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When we updated balance factors in insertion, we were lucky enough to know in advance which ones we'd need to update. Moreover, we never needed to rebalance at more than one level in the tree for any one insertion. These two factors conspired in our favor to let us do all the updating of balance factors at once from the top down.
Everything is not quite so simple in AVL deletion. We don't have any easy way to figure out during the search process which balance factors will need to be updated, and for that matter we may need to perform rebalancing at multiple levels. Our strategy must change.
This new approach is not fundamentally different from the previous one. We work from the bottom up instead of from the top down. We potentially look at each of the nodes along the direct path from the deleted node to the tree's root, starting at pa[k - 1], the parent of the deleted node. For each of these nodes, we adjust its balance factor and possibly perform rebalancing. After that, if we're lucky, this was enough to restore the tree's balancing rule, and we are finished with updating balance factors and rebalancing. Otherwise, we look at the next node, repeating the process.
Here is the loop itself with the details abstracted out:
assert (k > 0); while (--k > 0) |
The reason this works is the loop invariants. That is, because each time we look at a node in order to update its balance factor, the situation is the same. In particular, if we're looking at a node pa[k], then we know that it's because the height of its subtree on side da[k] decreased, so that the balance factor of node pa[k] needs to be updated. The rebalancing operations we choose reflect this invariant: there are sometimes multiple valid ways to rebalance at a given node and propagate the results up the tree, but only one way to do this while maintaining the invariant. (This is especially true in red-black trees, for which we will develop code for two possible invariants under insertion and deletion.)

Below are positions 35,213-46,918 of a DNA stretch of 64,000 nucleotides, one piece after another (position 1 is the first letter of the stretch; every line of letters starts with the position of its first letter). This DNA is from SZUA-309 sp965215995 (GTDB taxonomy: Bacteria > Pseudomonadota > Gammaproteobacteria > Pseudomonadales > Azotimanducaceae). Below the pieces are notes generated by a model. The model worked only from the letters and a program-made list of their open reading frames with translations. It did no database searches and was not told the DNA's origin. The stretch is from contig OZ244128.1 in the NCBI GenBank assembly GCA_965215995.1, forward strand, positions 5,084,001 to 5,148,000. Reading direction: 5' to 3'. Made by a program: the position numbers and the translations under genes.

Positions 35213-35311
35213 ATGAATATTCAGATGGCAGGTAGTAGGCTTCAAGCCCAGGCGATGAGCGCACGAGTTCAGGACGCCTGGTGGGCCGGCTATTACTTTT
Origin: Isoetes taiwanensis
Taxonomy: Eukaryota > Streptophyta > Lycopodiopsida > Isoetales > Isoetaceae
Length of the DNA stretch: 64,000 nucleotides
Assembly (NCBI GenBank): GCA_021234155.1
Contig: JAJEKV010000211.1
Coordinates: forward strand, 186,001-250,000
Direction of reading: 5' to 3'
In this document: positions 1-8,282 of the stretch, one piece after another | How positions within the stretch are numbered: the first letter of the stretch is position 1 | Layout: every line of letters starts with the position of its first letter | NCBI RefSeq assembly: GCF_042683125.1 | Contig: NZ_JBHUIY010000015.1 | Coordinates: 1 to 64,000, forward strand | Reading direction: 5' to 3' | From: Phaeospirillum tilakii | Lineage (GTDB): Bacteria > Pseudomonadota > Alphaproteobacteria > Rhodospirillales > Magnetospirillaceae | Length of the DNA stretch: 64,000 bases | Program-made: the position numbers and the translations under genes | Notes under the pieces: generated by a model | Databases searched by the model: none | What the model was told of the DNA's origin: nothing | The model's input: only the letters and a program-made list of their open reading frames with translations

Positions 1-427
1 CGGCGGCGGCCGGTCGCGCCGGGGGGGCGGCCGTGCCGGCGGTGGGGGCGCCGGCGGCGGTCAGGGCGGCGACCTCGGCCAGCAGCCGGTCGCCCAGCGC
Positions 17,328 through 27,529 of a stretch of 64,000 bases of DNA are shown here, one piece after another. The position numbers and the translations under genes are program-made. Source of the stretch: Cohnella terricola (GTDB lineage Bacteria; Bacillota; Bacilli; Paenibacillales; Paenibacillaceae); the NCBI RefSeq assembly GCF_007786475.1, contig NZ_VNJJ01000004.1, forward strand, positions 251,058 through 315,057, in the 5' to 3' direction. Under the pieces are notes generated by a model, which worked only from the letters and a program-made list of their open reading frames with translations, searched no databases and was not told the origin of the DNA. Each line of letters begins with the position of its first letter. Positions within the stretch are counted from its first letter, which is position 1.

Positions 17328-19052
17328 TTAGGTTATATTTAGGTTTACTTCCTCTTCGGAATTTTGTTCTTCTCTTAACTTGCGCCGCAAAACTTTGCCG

Updating the balance factor of a node after deletion from its left side and right side are symmetric, so we'll discuss only the left-side case here and construct the code for the right-side case later. Suppose we have a node y whose left subtree has decreased in height. In general, this increases its balance factor, because the balance factor of a node is the height of its right subtree minus the height of its left subtree. More specifically, there are three cases, treated individually below.
If y started with a - balance factor, then its left subtree was taller than its right subtree. Its left subtree has decreased in height, so the two subtrees must now be the same height and we set y's balance factor to 0. This is between -1 and +1, so there is no need to rebalance at y. However, binary tree y has itself decreased in height, so that means that we must rebalance the AVL tree above y as well, so we continue to the next iteration of the loop.
The diagram below may help in visualization. On the left is shown the original configuration of a subtree, where subtree a has height h and subtree b has height h - 1. The height of a nonempty binary tree is one plus the larger of its subtrees' heights, so tree y has height h + 1. The diagram on the right shows the situation after a node has been deleted from a, reducing that subtree's height. The new height of tree y is (h - 1) + 1 == h.
If y started with a 0 balance factor, and its left subtree decreased in height, then the result is that its right subtree is now taller than its left subtree, so the new balance factor is +. However, the overall height of binary tree y has not changed, so no balance factors above y need to be changed, and we are done, hence we break to exit the loop.
Here's the corresponding diagram, similar to the one for the previous case. The height of tree y on both sides of the diagram is h + 1, since y's taller subtree in both cases has height h.
Otherwise, y started with a + balance factor, so the decrease in height of its left subtree, which was already shorter than its right subtree, causes a violation of the AVL constraint with a +2 balance factor. We need to rebalance. After rebalancing, we may or may not have to rebalance further up the tree.
Here's a diagram of what happens to forcing rebalancing:
The implementation is straightforward:
y->avl_balance++; if (y->avl_balance == +1) break; else if (y->avl_balance == +2) { |
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